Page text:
Phenology is the study of nature’s timing. This includes everything from leaf out to egg-hatching and the first spring peeper calls. The Linda Loring Nature Foundation has begun to gather baseline data on phenological events by observing leaf bud burst, flowering, and ripening fruit for multiple native plant species. Many phenological events are strongly linked to temperature, so, along with the phenological observations, we’re collecting temperature and light data at various locations across the property to link current variation in plant timing to temperature, light, or slight elevation changes found throughout the property. Having this baseline data will help us to detect any changes that may occur due to potential climate change. In 2014 we coordinated with the Nantucket New School working with two 8th graders for their senior research projects. We’re also using this project as part of our Citizen Science objective at LLNF. Check out the Families in Nature Programs to find out about our family science programs and how you can participate. The data we’re collecting will also be entered into Nature's Notebook, a national phenology database. Thus, the phenology data from LLNF will be useful to us on the island, but also contribute regionally and nationally.
The Linda Loring Nature Foundation property is host to numerous rare and endangered species. We have begun an annual census of these populations to note any changes to population health. For each species we survey the appropriate habitats when the plants are most visible, usually when in flower or fruit. Population locations are marked via GPS and additional information such as overall health, reproductive status, soil moisture, canopy closer, and associated species are recorded. This information and associated maps are reported to the Massachusetts Natural Heritage and Endangered Species Program.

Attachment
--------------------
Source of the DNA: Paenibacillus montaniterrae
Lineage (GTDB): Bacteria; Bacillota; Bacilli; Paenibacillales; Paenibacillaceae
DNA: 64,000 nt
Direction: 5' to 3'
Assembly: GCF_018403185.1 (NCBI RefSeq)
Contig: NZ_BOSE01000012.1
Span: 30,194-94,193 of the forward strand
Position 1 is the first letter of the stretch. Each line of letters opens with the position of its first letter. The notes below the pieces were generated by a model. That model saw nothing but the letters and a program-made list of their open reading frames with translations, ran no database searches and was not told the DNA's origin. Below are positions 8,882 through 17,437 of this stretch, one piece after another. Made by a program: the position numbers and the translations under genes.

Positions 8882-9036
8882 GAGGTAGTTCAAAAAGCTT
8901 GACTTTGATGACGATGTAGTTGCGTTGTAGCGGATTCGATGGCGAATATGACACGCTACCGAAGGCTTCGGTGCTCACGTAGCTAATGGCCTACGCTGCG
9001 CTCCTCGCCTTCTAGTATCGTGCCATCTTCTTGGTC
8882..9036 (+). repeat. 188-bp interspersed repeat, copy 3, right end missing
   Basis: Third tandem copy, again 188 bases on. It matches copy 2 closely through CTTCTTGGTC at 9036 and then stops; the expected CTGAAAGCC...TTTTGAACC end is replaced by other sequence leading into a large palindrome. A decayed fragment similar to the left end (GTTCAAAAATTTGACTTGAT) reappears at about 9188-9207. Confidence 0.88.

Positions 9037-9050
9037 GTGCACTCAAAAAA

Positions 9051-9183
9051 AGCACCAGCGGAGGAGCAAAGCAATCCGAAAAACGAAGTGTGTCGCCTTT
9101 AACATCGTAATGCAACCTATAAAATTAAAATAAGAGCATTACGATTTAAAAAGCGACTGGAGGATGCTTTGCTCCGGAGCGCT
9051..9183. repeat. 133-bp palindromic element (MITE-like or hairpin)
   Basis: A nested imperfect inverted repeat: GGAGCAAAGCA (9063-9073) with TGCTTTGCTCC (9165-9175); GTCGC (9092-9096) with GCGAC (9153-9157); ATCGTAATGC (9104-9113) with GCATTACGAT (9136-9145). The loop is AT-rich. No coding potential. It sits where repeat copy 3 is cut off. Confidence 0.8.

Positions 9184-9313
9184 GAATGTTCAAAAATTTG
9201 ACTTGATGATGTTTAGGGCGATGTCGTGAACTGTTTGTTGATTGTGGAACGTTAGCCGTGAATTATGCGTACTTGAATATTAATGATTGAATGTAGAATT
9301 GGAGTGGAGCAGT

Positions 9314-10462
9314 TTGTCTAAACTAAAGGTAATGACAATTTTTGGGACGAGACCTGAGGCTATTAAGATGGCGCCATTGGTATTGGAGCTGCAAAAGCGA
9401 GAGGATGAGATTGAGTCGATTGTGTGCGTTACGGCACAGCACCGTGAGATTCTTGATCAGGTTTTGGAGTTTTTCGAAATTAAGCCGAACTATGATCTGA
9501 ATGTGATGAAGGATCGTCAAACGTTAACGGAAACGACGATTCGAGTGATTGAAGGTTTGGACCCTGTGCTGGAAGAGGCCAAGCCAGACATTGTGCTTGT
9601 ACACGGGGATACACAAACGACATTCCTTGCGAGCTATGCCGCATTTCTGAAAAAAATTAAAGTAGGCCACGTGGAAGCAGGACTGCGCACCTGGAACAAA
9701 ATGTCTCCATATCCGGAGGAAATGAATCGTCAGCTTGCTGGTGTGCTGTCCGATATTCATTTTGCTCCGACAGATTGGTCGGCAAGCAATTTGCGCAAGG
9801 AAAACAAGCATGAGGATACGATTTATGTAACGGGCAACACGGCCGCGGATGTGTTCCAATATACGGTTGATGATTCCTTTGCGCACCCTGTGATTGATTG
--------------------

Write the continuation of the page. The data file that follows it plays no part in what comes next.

Understanding the resources at LLNF will ultimately help us as we begin to design a management plan for the property.
The Linda Loring Nature Foundation property consists of seven vegetation community types with the majority acreage consisting of the “critically imperiled” communities of sandplain grassland and sandplain heathland. These habitats are both early successional and, as such, require some form of disturbance to be maintained. The LLNF property has had little to no active management. Disturbance to date has been in the forms of deer browsing, passive human recreation, and wind/weather disturbance. A walking trail has been maintained with annual mowing since 2008.
The LLNF is ultimately interested in creating a management plan for the property with goals of protecting and enhancing property assets while mitigating for ecological stressors. As a precursor to designing a management plan for the property, we first need to establish a baseline of vegetation on site. We have begun a vegetation inventory and monitoring project paying special attention to rare, endangered, and invasive plant species.
In conjunction with the Maria Mitchell Association and Scott Smyers of Oxbow Associates (Acton, MA), the Linda Loring Nature Foundation has been surveying the snakes on property since 2011. We have over 60 snake traps (large pieces of plywood laid on the ground) positioned across the property focusing on edges and near water. Captured snakes are weighed, measured, marked, and assessed for overall health, then released back in the same habitat.
While there are six species of Nantucket, the majority of those captured at LLNF are garter snakes (Thamnophis sirtalis). In addition, we have caught one ribbon snake (Thamnophis sauritus) and one ring-necked snake (Diadophis punctatus) since 2011.
This project is part of our Citizen Science objective at LLNF. Check out the Families in Nature Programs to find out about our family science programs and how you can participate.
PO Box 149
Nantucket, MA 02554
110 Eel Point Road
Nantucket, MA 02554